With a title like that 180 pages seems a stretch. This guy probably pines for the early 90's, when players could routinely break the legs of their opponents with little to fear but a slap on the wrist.

  8. Alvaro Bettucchi, February 2, 2017 at 10:56 p.m.

    The beauty of soccer has always been in seeing the intelligence and the skills of the individual player and the anticipation of the group to unify in participating in the making of the play or the goal. At one time, in Europe, there was a short goalkeeper, Bacigalupi" that made tremendous SAVES. Now we have tall, athletic goal keepers that make "saves". But the goal size has remained the same. Enlarge the goal by one yard, and the height by one foot and keep the non-violence-rules in soccer, Then see what you get. The "BEAUTIFUL" game!

  9. John Soares, February 3, 2017 at 12:41 a.m.

    While I am not "strongly" opposed to changing the goal size.
    We should keep in mind that while goal keepers have gotten bigger/better.... So have attacking (scoring) players.

  10. Fire Paul Gardner Now replied, February 3, 2017 at 9:49 a.m.

    No need for major changes like that. Look for small areas where we can improve the game like goal-line technology, fast video review etc.

  11. Robert Routson, February 3, 2017 at 4:37 a.m.

    Without a creative attacking offense philosophy rule changes will not make a difference. Why do we over complicate what used to be known as The Simple Game?

  12. Ed Shaw, February 3, 2017 at 7 a.m.

    Thank you Paul for effectively reviewing this book. The two sports are on different trajectories and it's important that soccer fans and leaders think about reforms. 40ish Americans who played soccer 30 years ago did not become life long fans as many of us had hoped they would.

  13. Kevin White, February 3, 2017 at 2:49 p.m.

    I think he has a very important point: “woven into its [soccer’s] very design are a set of assumptions about human physical limits that are centuries out of date. Players now are too big, too strong, too quick, too well-coached, too tactically aware and too well rewarded for finals to be meaningful affairs.”
    Solution, reduce the number of field players from 10 to 8 or 7 and allow more substitutes. The athletic ability of current players has in a practical sense shrunk the size of the pitch. Reducing the number of field players would open up play resulting in more exciting end-to-end soccer. However the soccer culture is much too reactionary to consider such a solution.

  14. Mark Landefeld, February 3, 2017 at 4:45 p.m.

    Although some good points are made, the article leaves me wondering when I can watch the Golden State Warriors next.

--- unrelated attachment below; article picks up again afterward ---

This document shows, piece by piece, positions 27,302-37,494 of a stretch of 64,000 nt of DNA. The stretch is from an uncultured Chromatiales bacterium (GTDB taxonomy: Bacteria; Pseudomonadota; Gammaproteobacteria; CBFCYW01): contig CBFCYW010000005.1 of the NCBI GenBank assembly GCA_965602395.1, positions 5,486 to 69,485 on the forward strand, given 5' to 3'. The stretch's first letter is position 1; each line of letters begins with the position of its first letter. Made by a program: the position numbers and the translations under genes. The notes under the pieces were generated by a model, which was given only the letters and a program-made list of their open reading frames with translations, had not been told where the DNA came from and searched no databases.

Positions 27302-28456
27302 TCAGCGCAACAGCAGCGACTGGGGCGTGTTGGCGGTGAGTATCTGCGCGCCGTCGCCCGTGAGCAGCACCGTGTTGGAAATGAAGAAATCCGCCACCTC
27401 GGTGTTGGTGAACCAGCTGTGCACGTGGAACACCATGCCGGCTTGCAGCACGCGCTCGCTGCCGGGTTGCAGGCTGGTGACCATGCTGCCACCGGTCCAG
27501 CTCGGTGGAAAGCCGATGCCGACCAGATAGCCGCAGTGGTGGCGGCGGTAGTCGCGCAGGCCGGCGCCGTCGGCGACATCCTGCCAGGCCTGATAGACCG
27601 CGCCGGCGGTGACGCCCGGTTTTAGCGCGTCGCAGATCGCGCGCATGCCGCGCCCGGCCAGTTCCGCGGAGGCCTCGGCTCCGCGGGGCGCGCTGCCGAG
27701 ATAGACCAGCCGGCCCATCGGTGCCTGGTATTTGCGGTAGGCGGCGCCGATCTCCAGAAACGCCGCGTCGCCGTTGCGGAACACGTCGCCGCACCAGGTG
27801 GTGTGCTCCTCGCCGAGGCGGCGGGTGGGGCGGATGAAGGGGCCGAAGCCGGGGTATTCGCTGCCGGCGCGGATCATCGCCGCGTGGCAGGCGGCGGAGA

15. Scot Sutherland, February 3, 2017 at 4:59 p.m.

    There is only one thing about football that I like better than soccer. Players don't fake an injury and act as if they have been shot with a howitzer. A few rule changes I would like to see: 1) relaxation and simplification of the handball rule to include touches above the elbow. Any touch whether close to body or otherwise on the forearm or hand is a handball. 2) Simplification and relaxation of the offside rule. If any part of a player is level with any part of a defender the offensive player is onside. For example: "As long as a player's foot is onside the player is onside." If any player is in the offside position when the ball is played the whistle blows, unless the referee waves it off. 3) reducing the size of the penalty box to 36x12. 4) advancement in a tournament or playoff by having goalies follow field player rules (no hands) for the overtime period. 5) Enlarge the goal to 10 feet by 10 yards. (currently 8ft x 8yards.

  16. Andrew Kear, February 3, 2017 at 10:05 p.m.

    Football has no standing on the global stage. I don't know what the purpose of the comparison is. Football has just not taken off in other countries.

  17. Scott Johnson, February 6, 2017 at 12:53 a.m.

    It is said that the reason that the baskets in basketball are ten feet off the ground is that Dr. Naismith thought that players would be unable to reach them at that height.

  18. James Madison, February 6, 2017 at 9:34 p.m.

    Calladine gets off on the wrong foot when he complains about English soccer TV commentators. They are a tribute to the language as well as the game. The vocabulary of American NFL announcers is kindergardenish by comparison.

  19. Nick Daverese, February 27, 2017 at 7:12 a.m.

    There is no thinking by the players anymore in American Football. Their coaches do the thinking for them.

    Even at the HS level it is the same.

    I was watching a HS game. I saw a ton of open space to attack. No one hit that space. Their very smart coach did not see it. Any player who was looking could have saw it, but they were not taught to look for it and attack it.

    It is a boring game if you can't see and attack space.